New Treatment of Hypothyroidism
Congenital hypothyroidism results from a deficiency of thyroid hormone. Risk Factors Etiology. Congenital hypothyroidism occurs in about 1 4000 births. The majority of cases occur because of thyroid dysgenesis. This is either caused by complete absence of or ectopic thyroid tissue. Congenital hypothyroidism is twice as common in females. Diagnostic Tests. Serum levels of T4 are low, whereas thyrotropin (TSH) levels are elevated. Newborn screening tests detect most cases of congenital hypothyroidism. Retardation of osseous development can be shown on radiographs. Thyroid scans with technetium or radiolabeled iodine detect absence of or ectopic thyroid tissue.
Thyroiditis is the most common cause of acquired hypothyroidism. Down, Turner, and Klinefelter syndromes carry a higher risk for autoimmune thyroid disease. Irradiation and ingestion of iodides can also lead to hypothyroidism. Presentation. Growth deceleration is usually the first sign, but may be subtle. Patients also develop constipation, cold intolerance, and decreased energy. Schoolwork and grades do not suffer. Osseous maturation is delayed. In lymphocytic thyroiditis, growth retardation and goiter are the first signs. Diagnostic Tests. Diagnostic tests are the same as for congenital hypothyroidism. Treatment. Treatment consists of replacement therapy.
In a similar set of experiments, Wondisford and colleagues targeted expression of the D337T mutant form of TRp to pituitary, using the 4.6-kb mouse a-subunit promoter (89). This promoter directs high-level expression to both thyrotropes and gonadotropes (37). The mutant used in this study also corresponds to a mutation found in severe RTH. Mice harboring the transgene developed profound PRTH. Although T4 levels were slightly elevated, serum levels of TSH and pituitary content of TSHp were markedly induced (89). In addition, induction of hypothyroidism resulted in an attenuated response of TSH compared to wild-type controls (89). Thus, either the form of the receptor or the utilization of the a-subunit promoter resulted in a more useful model of PRTH, and demonstrated that transgenic mice can be used to accurately model this disease. Although not a transgenic system, the hyt hyt mouse that harbors a mutation in the TSH-receptor gene (175) has been useful as a model of hypothyroidism....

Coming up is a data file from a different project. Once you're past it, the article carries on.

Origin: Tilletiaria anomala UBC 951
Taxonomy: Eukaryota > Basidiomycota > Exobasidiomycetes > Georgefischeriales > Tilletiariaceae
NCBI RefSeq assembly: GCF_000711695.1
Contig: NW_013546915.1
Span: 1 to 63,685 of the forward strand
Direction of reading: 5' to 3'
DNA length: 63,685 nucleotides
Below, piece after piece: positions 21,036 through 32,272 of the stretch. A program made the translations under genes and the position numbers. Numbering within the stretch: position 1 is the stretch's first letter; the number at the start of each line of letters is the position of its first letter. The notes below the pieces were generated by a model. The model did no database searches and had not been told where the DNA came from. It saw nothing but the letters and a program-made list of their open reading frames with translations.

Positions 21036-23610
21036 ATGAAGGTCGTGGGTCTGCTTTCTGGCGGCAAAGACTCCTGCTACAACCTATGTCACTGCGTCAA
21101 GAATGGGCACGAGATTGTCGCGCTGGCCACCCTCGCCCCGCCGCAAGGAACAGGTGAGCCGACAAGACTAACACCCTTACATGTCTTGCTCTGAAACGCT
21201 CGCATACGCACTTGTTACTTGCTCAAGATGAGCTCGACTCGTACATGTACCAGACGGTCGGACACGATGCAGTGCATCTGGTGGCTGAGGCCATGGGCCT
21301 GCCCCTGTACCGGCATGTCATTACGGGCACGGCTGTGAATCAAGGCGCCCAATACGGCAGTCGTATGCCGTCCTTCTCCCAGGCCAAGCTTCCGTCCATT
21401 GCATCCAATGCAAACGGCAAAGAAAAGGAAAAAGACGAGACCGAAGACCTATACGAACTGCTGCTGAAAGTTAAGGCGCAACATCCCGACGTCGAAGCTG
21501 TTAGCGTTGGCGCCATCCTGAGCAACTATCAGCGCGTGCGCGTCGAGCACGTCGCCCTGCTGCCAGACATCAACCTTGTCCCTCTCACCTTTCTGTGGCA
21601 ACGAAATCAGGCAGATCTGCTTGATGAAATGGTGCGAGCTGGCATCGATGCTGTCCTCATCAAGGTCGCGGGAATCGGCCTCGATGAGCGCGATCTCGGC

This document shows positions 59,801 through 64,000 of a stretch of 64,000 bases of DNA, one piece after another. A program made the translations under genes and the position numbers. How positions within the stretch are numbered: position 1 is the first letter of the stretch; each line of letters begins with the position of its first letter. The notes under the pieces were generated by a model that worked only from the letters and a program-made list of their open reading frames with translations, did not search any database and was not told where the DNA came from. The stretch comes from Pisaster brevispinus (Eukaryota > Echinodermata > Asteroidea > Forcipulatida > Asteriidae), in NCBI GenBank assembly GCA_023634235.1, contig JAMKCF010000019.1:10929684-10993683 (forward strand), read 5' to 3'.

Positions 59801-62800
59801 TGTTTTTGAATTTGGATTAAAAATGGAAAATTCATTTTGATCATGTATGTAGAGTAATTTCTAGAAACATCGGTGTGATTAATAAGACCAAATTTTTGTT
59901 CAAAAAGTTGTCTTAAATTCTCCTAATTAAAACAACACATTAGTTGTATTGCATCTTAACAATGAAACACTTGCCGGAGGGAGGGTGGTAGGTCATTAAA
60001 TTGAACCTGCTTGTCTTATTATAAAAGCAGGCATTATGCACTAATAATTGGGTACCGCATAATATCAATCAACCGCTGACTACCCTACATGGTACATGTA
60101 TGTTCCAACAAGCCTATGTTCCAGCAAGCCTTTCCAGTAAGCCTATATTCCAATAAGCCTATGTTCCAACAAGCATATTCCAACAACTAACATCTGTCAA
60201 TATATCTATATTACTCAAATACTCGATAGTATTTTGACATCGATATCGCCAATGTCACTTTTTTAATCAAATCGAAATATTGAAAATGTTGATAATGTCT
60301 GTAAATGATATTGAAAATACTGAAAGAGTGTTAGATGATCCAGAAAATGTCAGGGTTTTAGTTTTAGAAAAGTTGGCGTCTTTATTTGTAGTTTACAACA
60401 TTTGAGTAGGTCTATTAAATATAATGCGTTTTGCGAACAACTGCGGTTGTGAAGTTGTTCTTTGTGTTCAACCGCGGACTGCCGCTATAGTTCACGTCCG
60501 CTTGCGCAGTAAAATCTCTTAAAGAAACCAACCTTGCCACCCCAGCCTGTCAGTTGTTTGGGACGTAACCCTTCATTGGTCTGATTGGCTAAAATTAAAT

Hypothyroidism occurs when there is not enough thyroxin being secreted into the bloodstream. Depending on the age of the individual affected, various problems can result because of hypothyroidism. a. Cretinism. Cretinism is the hyposecretlon of thyroxin in the newborn. This lack of thyroxin causes retardation of skeletal and nervous system growth. Untreated, this hyposecretion of thyroxin in a newborn can result in a mentally retarded dwarf. Early diagnosis and treatment of hypothyroidism is critical. Once detected, the newborn or infant can be given thyroxin so that development can be normal.
The answer is a Fauci 14e pp 14511455 Massive lifethreatening hemoptysis is 100 cc of blood in 24 h The most common
The answer is e. (Seidel, 4 e, p 184, 371.) Clubbing is associated with cystic fibrosis, lung cancer, congenital heart disease, cirrhosis, colitis, and thyroid disease. Clubbing is due to the formation of new periosteal bone and the development of synovial effusions. Emphysema and asthma do not cause clubbing.
Elevated LDL levels increase the individual's risk for ASHD and peripheral vascular disease. Other diseases associated with increased LDLs include type IIA familial hyperlipidemia, multiple myeloma, hypothyroidism, kidney and liver syndromes, and diabetes.
The answer is d. (Scott, 8 e, pp 767-768.) As patients age, the incidence of vesicle instability or unstable bladder increases dramatically. Although estrogen has been reported to decrease urgency, frequency, and nocturia in menopausal women, its effect on correction of stress urinary incontinence or vesicle instability is unclear. In the elderly population there are also many transient causes of incontinence that the physician should consider. These include dementia, medications (especially a-adrenergic blockers), decreased patient mobility, endocrine abnormalities (hypercalcemia, hypothyroidism), stool impaction, and urinary tract infections.
The answer is a. (Braunwald, 15 e, pp 2228-2229.) A positive family history of osteoporosis is a risk factor for the development of osteoporosis. There is a definite relationship between prolonged hyperthyroidism or over-supplementation of hypothyroid patients, but hypothyroidism per se is not associated with the development of osteoporosis. A body weight under 70 kg, not obesity, is associated with osteoporosis. Hormone replacement therapy has an FDA indication for prevention and treatment of osteoporosis and therefore is not a contributor to the development of this disease. 492. The answer is d. (Braverman, 8 e, pp 578-589.) The patient's clinical presentation is most consistent with postpartum thyroiditis, a form of autoimmune-induced thyrotoxicosis that occurs 3 to 6 months after delivery. The hyperthyroid state usually lasts for 1 to 3 months and is generally followed by a hypothyroid state of limited duration. The patient's thyroid gland would not be enlarged if she were...